Leveraging economics for the purpose of foreign policy is a useful strategy in times of economic crisis, when leaders can turn wealth into diplomatic power. However, contemporary markets are precarious and fraught with risk, making the future of economics in foreign policy bleak. This negative outlook is not a function of leaders’ desire to shift towards other modes of engagement; in fact, many nations seek to conduct their foreign policy with economics as the focus of their efforts, thus avoiding capital expenditures on militaries and diplomatic corps. Rather, to put economics at the forefront of foreign policy in today’s market engenders substantially more risk to the global financial order than it did in the past. Yet the reckless use of economics within foreign policy continues.

Contemporary markets are precarious and fraught with risk, making the future of economics in foreign policy bleak.


Many people would dispute that the economy has recovered from its collapse in 2007 and 2008, despite economic indicators in the United States reaching record highs. This strength has not been seen throughout the world— Europe continues to lag, Japan’s new policy of ‘Abenomics’ has failed to yield expected dividends, and China’s growth rate seems increasingly precarious. German manufacturing, once the engine of growth in a faltering Europe, has recently fallen into recession, and Chinese property developers are facing financial difficulties—a stark departure from the steady returns that have characterized the previous decade of Chinese development. South Korea’s most prominent conglomerate, Samsung, has fallen short of analysts’ expectations. South America’s economic growth spurt seems to have ended, with Brazil’s economy, once lauded as the “B” in BRICS, likely entering recession. Africa’s growth has been hindered by geopolitical instability in the north and Ebola in the west, which offset the growth displayed in many of the region’s countries.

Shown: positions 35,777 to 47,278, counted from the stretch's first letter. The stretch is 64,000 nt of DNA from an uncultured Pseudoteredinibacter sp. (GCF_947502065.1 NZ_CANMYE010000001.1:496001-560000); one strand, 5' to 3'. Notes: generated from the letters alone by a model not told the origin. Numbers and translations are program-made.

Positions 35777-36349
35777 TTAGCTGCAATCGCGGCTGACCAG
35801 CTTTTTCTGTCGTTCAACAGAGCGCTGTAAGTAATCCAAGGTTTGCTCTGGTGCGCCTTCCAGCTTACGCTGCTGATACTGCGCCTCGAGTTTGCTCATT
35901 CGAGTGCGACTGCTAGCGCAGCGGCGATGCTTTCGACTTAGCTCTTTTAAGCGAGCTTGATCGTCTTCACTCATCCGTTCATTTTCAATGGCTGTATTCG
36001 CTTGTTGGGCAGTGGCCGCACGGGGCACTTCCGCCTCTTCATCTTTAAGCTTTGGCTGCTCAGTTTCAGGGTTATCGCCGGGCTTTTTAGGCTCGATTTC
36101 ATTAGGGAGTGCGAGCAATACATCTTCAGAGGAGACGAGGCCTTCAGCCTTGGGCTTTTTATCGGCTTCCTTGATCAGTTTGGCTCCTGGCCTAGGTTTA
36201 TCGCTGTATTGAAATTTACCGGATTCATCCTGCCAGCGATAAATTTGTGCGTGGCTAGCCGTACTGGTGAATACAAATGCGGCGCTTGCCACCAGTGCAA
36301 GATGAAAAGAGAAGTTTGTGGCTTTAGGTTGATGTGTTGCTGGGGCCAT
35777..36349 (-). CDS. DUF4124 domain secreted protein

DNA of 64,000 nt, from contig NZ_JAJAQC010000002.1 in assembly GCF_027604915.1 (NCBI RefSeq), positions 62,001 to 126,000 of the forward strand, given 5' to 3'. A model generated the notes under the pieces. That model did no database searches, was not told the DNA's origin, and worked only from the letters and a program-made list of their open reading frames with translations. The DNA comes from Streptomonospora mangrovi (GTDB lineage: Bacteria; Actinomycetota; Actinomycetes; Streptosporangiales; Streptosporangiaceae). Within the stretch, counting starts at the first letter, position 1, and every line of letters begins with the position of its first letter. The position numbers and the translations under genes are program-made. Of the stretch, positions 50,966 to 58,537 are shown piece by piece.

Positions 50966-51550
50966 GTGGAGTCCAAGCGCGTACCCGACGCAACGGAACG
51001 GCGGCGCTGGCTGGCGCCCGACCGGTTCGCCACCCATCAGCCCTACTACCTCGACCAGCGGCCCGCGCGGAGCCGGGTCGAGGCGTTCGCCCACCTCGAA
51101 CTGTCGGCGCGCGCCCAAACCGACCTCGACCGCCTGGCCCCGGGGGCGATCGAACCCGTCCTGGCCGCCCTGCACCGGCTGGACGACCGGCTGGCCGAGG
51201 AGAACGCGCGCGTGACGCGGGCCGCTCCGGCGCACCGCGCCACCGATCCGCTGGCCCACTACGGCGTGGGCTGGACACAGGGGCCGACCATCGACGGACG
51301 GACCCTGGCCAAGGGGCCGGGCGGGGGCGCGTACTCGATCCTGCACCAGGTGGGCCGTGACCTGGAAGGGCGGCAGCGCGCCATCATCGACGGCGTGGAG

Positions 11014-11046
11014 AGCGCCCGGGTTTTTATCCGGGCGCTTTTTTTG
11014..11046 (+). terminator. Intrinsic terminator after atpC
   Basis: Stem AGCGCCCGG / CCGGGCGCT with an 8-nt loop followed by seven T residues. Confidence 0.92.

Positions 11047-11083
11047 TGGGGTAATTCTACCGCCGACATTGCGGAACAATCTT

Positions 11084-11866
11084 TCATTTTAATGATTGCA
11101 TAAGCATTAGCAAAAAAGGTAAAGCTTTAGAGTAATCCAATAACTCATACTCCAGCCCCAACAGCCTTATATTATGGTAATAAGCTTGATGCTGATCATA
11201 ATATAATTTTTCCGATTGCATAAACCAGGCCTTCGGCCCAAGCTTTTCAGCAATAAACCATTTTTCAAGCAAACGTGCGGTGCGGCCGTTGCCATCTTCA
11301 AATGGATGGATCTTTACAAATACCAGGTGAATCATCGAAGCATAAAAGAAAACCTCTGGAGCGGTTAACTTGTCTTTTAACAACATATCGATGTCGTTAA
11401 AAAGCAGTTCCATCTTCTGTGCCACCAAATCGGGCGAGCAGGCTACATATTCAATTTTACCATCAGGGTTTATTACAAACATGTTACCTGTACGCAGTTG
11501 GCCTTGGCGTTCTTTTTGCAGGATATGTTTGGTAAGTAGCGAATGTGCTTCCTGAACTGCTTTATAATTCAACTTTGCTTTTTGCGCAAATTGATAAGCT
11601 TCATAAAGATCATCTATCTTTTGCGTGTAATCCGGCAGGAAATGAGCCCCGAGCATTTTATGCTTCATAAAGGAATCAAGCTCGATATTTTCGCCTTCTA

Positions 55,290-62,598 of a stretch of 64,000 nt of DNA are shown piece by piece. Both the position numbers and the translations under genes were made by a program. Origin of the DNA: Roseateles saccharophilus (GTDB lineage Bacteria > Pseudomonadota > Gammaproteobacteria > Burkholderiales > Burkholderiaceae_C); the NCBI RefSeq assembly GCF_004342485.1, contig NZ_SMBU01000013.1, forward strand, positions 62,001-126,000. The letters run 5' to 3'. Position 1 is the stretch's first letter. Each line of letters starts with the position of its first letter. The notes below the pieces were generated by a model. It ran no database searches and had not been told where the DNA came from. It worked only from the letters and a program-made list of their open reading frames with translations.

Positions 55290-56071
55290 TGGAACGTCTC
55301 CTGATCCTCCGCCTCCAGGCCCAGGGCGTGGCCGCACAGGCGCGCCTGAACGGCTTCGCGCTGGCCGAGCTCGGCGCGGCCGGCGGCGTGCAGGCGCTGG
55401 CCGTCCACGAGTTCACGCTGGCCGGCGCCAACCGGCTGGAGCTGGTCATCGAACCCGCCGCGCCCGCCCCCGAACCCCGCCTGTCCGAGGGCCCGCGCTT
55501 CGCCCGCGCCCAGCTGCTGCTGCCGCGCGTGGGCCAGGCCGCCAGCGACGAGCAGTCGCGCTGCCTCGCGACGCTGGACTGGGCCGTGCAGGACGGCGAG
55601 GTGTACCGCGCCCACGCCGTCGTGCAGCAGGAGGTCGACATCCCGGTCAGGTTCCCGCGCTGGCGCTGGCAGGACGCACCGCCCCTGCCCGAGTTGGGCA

In this fragile economic ecosystem, the practice of using economics towards the ends of foreign policy has a greater potential to go awry, and a far greater potential to wreak havoc when inevitable miscalculation occurs. The most concerning trend, however, is for economic tools within foreign policy to be used towards shortsighted, ill-considered ends, resulting in an increase in reckless policymaking at the precise time caution is needed.